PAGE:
Tag Archives: #brand#

To develop our personal brand, many of us struggle to find our niche. What is an area that can define my expertise?

The best way to find out is to Ask!
1. Who is the person in the mirror? Ask yourself, do a personal reflection.
2. What is my preferred style?
3. Am Iikeable? Do I like myself? (Many people would rather do business with people they like, rather than with a jerk.)
4. Do I have access to people who need my services or products?

For anyone who is feeling a little lethargic after the New Year Break, here is a networking challenge for the brave hearted.

Let’s start your networking challenge

Day 1: come up with positive adjectives, strengths and weakness that describe me
Day 2: draft my personal brand statement
Day 3: come up with 5 ice breakers
Day 4: Bring my closest friends to lunch and ask positive adjectives describe me.
Day 5: start my daily list of 10 thanksgiving items. Creative positive energy.
Day 6: list my rewards or motivators on challenge. (Positive energy)
Day 7: Rest Day, Reflection
Day 8: write home call home (parents, siblings), plan next family gathering. If not convenient, send positive thoughts and thank them in mind. Send postcard.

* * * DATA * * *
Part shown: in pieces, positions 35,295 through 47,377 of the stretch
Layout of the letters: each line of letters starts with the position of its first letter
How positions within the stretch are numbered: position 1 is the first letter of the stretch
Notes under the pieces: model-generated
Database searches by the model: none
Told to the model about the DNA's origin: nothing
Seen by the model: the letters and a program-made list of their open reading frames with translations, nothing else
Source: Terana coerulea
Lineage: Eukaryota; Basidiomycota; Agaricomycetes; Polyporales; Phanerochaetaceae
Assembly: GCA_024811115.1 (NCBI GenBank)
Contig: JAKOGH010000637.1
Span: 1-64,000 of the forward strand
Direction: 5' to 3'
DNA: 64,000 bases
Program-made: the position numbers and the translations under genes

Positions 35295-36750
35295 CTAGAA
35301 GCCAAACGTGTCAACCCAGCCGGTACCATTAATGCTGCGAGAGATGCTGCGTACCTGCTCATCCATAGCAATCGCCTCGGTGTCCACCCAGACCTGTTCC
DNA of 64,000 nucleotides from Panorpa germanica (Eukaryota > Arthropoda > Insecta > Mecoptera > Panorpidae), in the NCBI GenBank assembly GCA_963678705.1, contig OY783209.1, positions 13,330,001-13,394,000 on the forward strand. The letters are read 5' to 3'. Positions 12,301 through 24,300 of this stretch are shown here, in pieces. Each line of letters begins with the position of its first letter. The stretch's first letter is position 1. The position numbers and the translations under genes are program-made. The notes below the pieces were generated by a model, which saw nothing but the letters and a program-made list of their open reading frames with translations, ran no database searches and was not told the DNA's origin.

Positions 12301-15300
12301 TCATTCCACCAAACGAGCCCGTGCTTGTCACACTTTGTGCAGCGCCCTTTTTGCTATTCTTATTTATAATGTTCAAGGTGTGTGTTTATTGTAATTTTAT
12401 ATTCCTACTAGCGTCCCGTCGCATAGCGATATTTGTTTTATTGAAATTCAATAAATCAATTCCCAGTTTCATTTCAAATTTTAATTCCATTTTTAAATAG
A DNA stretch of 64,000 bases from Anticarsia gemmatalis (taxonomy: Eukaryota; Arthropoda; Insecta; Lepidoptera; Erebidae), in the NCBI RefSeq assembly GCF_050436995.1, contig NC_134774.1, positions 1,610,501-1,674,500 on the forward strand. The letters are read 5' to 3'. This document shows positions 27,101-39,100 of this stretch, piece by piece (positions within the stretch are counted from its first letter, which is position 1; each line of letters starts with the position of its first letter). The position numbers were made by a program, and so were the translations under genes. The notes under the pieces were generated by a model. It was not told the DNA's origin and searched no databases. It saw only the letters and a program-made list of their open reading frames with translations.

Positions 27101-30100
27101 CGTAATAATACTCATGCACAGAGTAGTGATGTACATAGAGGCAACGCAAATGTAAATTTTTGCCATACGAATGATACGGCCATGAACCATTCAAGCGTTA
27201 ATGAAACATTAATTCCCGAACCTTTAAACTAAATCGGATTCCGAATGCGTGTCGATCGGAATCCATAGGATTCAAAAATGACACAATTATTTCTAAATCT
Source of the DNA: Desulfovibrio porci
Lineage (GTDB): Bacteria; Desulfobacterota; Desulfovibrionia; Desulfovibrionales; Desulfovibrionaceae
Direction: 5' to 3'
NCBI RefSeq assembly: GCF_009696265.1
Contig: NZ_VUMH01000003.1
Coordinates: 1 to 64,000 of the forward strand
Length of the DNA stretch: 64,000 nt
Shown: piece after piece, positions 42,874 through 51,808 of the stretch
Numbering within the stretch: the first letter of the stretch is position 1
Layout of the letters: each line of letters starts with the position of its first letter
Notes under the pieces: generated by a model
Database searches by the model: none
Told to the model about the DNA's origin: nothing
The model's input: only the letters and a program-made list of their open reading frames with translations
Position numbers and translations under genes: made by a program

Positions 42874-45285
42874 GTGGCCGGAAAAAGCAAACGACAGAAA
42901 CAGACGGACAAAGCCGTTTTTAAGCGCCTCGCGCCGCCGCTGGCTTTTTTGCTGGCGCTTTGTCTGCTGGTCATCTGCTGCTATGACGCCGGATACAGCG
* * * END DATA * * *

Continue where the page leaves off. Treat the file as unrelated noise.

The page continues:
Day 9: start my project of saying hello to a different colleague or classmate everyday for 30 days. Ask: what are you working on? What’s a trend that may bother you? What’s a skill you wish you had time to pick up?
Day 10: create a Linkedin account
Day 11: join a public speaking group such as toastmasters in your area
Day 12: identify an area of professional interest
Day 13: join a group in professional interest
Day 14: Rest Day, Reflection
Day 15: identify a person to start a personal friendship group
Day 16: List 5 latest books affecting your area.
Day 17: Arrange to have coffee with former internship supervisor or colleagues
Day 18: Keep in touch with (one) classmate from past. Repeat with different person next cycle.
Day 19: Sign up for a talk in area of interest
Day 20: join a group of personal interest, faith or hobby, eg. Mahjong or tennis
Day 21: Rest Day, Reflection – list 10 topics you have collected from conversations.
Day 22: Start a blog, write your first article
Day 23: List of social causes, pick one Volunteer for a social cause
Day 24: Congratulate a friend
Day 25: Rest Day, Reflection
Day 26: Update my Linkedin. Write my first post
Day 27: Celebrate friend’s birthday or anything worth celebrating!
Day 28: Compliment a service staff (stranger).
Day 29: Send postcard to relative
Day 30: Celebrate with loved one!

Repeat cycle!!


Photo: Visit to Adecco Singapore office with RMIT (HRM) students.

If we are happy to see film stars, rock stars and sports stars receive astronomical incomes, shouldn’t we also be willing to see ‘celebrity’ CEOs rewarded in a similar way?

This was the question posed in class for debate.

Should everyone be paid a minimum wage? Intuitively, it sounds appealing for me who feels strongly when I see old folks picking up used cans and cardboard boxes for recycling to make a few cents.